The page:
My daughter’s in the backseat as we drive to zoo camp and since she’s old enough now I switch Pandora to my station and the Indigo Girls start belting out “Galileo” and not in another lifetime but in this one, right now, I’m in college, freshman year, sitting in Kelly’s dorm room with the blinds drawn and the lava lamp bubbling, and Kelly is pulling CDS from her four-foot high tower while she burns incense and mixes us screwdrivers. Kelly is my first college friend. Kelly is the first lesbian I’ve met who’s “out.” Kelly is the first person to tell me she was sexually abused as a child. Kelly has the same dorm fridge as everyone else but she’s the only one I know on our floor who has alcohol even though Jill, our RA, lives right across the hall. Kelly is the first time I’ve heard the Indigo Girls. Kelly is the first person to offer me a joint. I’ll decline because I’m still me, valedictorian, scholarship girl, and I might want to run for President someday. Kelly thinks this is funny. Kelly doesn’t know what she wants to do with her life. In that room with the shades drawn and the incense and the screwdriver I don’t like the taste of—I’ll learn how to drink three years later, after my sister dies—Kelly and I talk about life and school and relationships and the conversations are the same ones I’ve had in high school except this is college now, the world is exploding, I’m reading William Blake, I’m reading Kant, I’m spending Thursday nights with my astronomy class at the observatory peering through the telescope at Saturn, I’m going to LGBTQ meetings now and I think I’m an ally but Petra told Kelly she thinks I’m cute and I have a nice ass, Kelly wants to know if I’d date Petra? Except there’s this boy in Japan I’m sending long letters to and there is so much else to figure out, how to fit a day’s worth of textbooks into one backpack, how not to spend all my meal plan money before the semester is over, how to distinguish Saturn from every other blurry speck in the infinite universe, what to say to a friend who has suffered childhood sexual abuse and breaks the rules without caring, kind of like my sister. Kelly is falling in love with Jill, the two of them quietly touching hands as we spill over Jill’s couch, grinding popcorn into Jill’s carpet, shouting out our favorite lines to Singles and What About Bob? In the house we rent together Kelly and Jill share a room like a couple, like adults, another realm of which I know nothing, and I’ll start spending more time in the library, writing novels, going to parties at the band fraternity because the boy from Japan is back now and the letters have stopped. For my birthday Kelly will get us tickets to Billy Joel’s River of Dreams tour and I’ll ride with her to Milwaukee and she’ll speed on the highway but slow down through underpasses because that’s where the cops sit, and I’ll meet her father who is the male version of Kelly, same height, same build, same blue eyes, and I’ll breathe very shallow breaths from the top of my lungs because of what Kelly has told me of him. We’ll scream and sing and spill beer at the concert and I’ll buy the T-shirt and it will outlast college and our friendship and Kelly. Jill will tell me when they break up. Jill will tell me when Kelly moves to Florida and becomes a dominatrix, something else new in my orbit, BDSM. Jill will call to tell me Kelly killed herself. By then I’m out of school and nothing is a shock to me anymore, I’ve done all this already with my sister—the funerals, the crying, the potato salad—but standing at the casket, how innocent she looks, nothing like Kelly, I’ll fall on Jill’s shoulder, weeping. Because among all these strangers and family and people who knew her from childhood Jill and I are the only ones who shared the popcorn and the movies and the dark rooms, and I alone hold the lava lamp and screwdrivers with the Indigo Girls, a piece of Kelly no one else will ever have. How long till our souls get it right? the Indigo Girls want to know. I got scholarships and Blake and Kant and a consulting job and heartbreak and Kelly got sexual abuse and drug use and bondage and heartbreak. And we both got this restlessness, this itching beneath our skin, but Kelly’s pressed at her until she burst, leaving those bloated strange remains in the casket, and I get to open a vein every so often with the Indigo Girls and bleed out whatever it is, enough to let me breathe a while longer. I get to cross the parking lot to the zoo entrance holding my daughter’s hand beneath a sun that drenches us all without mercy and twenty years after Kelly I still have no answers, no vision, no insight, but Galileo did, and the Indigo Girls got glimpses of it, and maybe Kelly did, too, and that highest light was just too beautiful to bear.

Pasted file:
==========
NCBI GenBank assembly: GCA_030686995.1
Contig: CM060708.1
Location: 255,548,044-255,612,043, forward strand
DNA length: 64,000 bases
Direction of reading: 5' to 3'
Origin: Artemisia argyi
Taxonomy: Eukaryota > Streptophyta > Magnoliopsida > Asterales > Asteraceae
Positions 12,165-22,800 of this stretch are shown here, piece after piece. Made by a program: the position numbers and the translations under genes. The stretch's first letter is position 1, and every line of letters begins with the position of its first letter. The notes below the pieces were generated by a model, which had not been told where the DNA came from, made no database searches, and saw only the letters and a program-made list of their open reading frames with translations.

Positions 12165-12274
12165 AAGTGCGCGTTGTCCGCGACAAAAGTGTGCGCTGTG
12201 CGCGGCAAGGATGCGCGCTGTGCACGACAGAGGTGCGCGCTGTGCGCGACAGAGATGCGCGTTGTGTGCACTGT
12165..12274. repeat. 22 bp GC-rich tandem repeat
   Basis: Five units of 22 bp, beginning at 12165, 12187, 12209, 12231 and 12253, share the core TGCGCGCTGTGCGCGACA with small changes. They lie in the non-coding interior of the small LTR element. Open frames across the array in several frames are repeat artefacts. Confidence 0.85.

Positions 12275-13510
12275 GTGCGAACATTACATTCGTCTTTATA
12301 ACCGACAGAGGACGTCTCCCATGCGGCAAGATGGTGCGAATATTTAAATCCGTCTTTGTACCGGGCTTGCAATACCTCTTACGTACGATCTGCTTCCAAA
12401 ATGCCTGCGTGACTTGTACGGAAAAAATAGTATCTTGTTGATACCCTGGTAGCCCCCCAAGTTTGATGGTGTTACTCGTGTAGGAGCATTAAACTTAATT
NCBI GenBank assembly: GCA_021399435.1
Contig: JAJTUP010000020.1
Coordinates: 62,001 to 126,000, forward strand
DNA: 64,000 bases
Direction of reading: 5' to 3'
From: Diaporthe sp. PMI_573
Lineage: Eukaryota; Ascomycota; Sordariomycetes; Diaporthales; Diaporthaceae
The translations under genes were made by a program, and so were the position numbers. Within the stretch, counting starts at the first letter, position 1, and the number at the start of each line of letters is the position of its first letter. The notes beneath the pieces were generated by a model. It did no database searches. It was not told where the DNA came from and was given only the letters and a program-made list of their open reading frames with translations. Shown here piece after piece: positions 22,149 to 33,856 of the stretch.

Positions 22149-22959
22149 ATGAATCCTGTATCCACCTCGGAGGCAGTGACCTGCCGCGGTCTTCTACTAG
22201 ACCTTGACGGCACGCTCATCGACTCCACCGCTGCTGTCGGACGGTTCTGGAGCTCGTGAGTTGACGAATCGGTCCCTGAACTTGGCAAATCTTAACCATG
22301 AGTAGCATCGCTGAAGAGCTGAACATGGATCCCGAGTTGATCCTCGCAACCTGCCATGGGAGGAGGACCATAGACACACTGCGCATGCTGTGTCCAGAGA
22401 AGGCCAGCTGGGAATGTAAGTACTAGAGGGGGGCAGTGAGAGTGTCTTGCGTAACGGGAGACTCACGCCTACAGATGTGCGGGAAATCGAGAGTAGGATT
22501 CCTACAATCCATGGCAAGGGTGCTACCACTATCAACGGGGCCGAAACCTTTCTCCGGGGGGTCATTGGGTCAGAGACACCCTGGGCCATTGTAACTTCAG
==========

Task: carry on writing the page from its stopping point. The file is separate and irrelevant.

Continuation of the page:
Misty Urban is the author of two short story collections: A LESSON IN MANNERS, winner of the Serena McDonald Kennedy Award for Fiction (Snake Nation Press, 2016), and THE NECESSARIES, a finalist for the Indie Star Book Award (Paradisiac Publishing, 2019). Recent stories have appeared in Fiction Attic, District Lit, Sweet Tree Review, Literary Mama, and from Write Out Publishing. She also writes academic scholarship about medieval romance and monstrous women and creative nonfiction about motherhood, including an essay in MY CAESAREAN (The Experiment, 2019). Find her online at mistyurban.net and at femmeliterate.net, a website for feminism, literature, and women in/and/of books.